Public of Mathagiri, Kosur and Thondamanginam panchayats in Karur district have strongly opposed the establishment of a Treatment, Storage and Disposal Facility (TSDF) at Mathagiri for disposing of hazardous chemical sludge.

The sludge is generated while treating the effluents discharged from the approximately 490 dyeing units in Karur. There are a total of 42 individual Effluent Treatment Plants and eight Common ETPs in Karur treating the polluted effluent discharged from the dyeing units.

Mathagiri is an arid, backward area neither remotely connected to textile industry nor had benefited in any manner out of that activity. The three panchayats have repeatedly registered their vehement opposition to the establishment of TSDF at Mathagiri. They allege that all water sources would be polluted due to the TSDF and the environment would be irrevocably altered causing air and water pollution affecting generations to come.

Already the ETPs and CETPs have been saddled with more than 60,000 tonnes of sludge and that gets increased by at least 14.25 tonnes a day. The sludge is a highly hazardous chemical waste that quickly destroys whatever comes into contact with it as it mainly consists of lime and dissolved salts.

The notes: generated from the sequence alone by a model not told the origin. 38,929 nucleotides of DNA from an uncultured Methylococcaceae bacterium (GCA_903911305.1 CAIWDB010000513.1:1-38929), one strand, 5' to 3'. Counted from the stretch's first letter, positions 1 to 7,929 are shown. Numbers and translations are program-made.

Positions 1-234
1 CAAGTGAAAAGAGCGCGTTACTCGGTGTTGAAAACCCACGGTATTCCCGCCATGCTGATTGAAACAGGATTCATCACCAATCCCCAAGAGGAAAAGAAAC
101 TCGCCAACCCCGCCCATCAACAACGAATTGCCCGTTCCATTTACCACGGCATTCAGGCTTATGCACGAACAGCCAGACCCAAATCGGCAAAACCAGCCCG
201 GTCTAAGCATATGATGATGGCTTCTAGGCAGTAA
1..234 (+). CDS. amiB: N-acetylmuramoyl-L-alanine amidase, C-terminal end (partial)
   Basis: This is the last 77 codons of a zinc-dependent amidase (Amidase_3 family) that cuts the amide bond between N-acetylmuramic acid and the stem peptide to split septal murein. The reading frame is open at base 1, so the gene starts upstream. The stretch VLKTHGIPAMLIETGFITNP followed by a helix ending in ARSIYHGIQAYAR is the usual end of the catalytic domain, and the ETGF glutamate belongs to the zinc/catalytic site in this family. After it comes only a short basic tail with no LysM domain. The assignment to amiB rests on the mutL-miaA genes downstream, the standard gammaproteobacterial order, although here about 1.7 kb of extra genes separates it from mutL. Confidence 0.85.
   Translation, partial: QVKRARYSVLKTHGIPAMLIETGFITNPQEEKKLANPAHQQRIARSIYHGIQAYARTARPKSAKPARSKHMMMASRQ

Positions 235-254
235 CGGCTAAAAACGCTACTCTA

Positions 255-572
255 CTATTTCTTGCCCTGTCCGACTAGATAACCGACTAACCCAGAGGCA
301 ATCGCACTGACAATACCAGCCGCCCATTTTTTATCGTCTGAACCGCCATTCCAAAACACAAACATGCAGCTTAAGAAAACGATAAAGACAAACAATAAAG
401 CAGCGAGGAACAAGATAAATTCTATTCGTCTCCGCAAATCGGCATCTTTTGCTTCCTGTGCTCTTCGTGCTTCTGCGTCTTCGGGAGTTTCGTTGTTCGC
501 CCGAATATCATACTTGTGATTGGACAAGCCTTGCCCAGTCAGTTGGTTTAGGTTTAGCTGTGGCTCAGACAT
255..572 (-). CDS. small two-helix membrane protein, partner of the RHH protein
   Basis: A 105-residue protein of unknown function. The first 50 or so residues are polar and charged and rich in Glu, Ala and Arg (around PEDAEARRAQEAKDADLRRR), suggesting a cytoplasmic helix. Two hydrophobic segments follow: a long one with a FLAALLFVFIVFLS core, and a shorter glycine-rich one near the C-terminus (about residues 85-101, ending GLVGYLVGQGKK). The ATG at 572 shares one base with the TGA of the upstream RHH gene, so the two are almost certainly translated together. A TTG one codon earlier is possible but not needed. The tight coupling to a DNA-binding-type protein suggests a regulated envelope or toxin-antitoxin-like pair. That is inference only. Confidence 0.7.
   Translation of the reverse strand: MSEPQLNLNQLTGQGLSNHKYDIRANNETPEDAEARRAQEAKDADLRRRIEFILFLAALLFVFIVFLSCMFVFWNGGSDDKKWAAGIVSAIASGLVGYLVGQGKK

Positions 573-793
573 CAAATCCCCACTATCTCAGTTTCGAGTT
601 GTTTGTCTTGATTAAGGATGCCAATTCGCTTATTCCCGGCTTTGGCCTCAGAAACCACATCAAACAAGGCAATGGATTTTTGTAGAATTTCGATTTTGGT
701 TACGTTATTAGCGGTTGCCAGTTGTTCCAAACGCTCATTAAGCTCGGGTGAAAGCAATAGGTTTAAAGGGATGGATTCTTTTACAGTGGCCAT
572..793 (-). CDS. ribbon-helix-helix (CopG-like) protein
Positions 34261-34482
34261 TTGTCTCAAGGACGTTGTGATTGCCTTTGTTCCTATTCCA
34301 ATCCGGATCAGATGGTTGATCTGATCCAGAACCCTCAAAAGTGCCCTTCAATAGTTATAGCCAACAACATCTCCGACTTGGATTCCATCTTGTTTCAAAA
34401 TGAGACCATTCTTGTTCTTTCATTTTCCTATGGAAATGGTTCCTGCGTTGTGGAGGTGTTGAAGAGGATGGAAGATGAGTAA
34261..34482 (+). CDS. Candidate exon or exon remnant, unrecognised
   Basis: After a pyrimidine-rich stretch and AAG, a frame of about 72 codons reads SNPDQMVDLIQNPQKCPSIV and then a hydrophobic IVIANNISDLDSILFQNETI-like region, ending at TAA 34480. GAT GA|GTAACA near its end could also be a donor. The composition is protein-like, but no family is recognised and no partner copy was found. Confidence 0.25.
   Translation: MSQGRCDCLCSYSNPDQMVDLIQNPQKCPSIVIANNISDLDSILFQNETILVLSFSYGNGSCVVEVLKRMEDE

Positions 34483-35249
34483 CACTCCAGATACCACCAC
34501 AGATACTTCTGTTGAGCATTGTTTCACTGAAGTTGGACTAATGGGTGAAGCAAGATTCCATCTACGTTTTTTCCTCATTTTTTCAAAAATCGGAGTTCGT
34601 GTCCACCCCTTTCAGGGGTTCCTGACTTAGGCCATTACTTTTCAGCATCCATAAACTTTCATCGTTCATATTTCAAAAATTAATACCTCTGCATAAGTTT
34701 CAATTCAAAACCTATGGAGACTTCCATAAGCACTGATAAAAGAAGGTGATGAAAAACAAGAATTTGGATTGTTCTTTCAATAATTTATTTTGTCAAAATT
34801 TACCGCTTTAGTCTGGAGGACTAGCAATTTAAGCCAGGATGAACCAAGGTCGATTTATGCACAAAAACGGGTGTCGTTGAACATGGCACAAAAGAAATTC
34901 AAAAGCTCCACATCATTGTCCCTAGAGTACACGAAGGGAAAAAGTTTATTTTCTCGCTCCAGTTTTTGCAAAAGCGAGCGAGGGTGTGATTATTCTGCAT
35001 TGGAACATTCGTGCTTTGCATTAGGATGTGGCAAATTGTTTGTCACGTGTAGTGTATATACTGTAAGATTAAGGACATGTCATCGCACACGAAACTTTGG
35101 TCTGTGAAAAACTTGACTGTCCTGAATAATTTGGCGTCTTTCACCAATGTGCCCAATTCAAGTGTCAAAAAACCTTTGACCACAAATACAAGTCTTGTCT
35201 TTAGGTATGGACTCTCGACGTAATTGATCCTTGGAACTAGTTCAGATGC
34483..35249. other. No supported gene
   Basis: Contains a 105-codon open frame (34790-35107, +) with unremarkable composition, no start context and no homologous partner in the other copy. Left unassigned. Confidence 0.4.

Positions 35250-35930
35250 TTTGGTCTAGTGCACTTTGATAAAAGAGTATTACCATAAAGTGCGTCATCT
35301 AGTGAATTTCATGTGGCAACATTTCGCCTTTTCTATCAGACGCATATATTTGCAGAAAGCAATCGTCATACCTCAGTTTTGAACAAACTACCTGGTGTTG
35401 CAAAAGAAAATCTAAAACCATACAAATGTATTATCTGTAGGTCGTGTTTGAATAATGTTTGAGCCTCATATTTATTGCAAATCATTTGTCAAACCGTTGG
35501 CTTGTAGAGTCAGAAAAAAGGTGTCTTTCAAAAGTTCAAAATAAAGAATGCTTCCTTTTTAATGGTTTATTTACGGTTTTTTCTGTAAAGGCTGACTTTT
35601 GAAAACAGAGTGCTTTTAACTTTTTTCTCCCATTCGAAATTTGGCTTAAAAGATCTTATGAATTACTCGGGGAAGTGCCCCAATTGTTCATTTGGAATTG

Since disposal of sludge remained a problem since the ETPs were established under intense pressure after 1995, the treatment plants themselves have been storing mounds of sludge. Coming under attack for their crass negligence the units decided to establish a secured landfill to dump the sludge. The Federation of CETPs and ETPs then purchased 20.645 hectares of land at Mathagiri village, about 60 km from Karur, to establish a common hazardous waste secured landfill facility. Designs were cleared and the Monitoring Committee appointed by the Supreme Court, Tamil Nadu Pollution Control Board (TNPCB) and the National Productivity Council guided and assisted the Federation. The State Government notified the site for the purpose of establishing the TSDF in August 2005.

When the units were wondering what to do with the mounting sludge problem the Chettinad Cement Corporation came up with a field trial to use the sludge in the cement kiln as a raw material. They lifted 4,000 tonnes of sludge but later on made it clear that the sludge was spoiling their machinery and was not fit as a raw material even for cement.

The universal norm of “polluter pays” should hold good in Karur too and the officials including the district administration, Tamil Nadu Pollution Control Board and the Revenue Department should not dither or be lax in bringing the polluters to book, the villagers contend.

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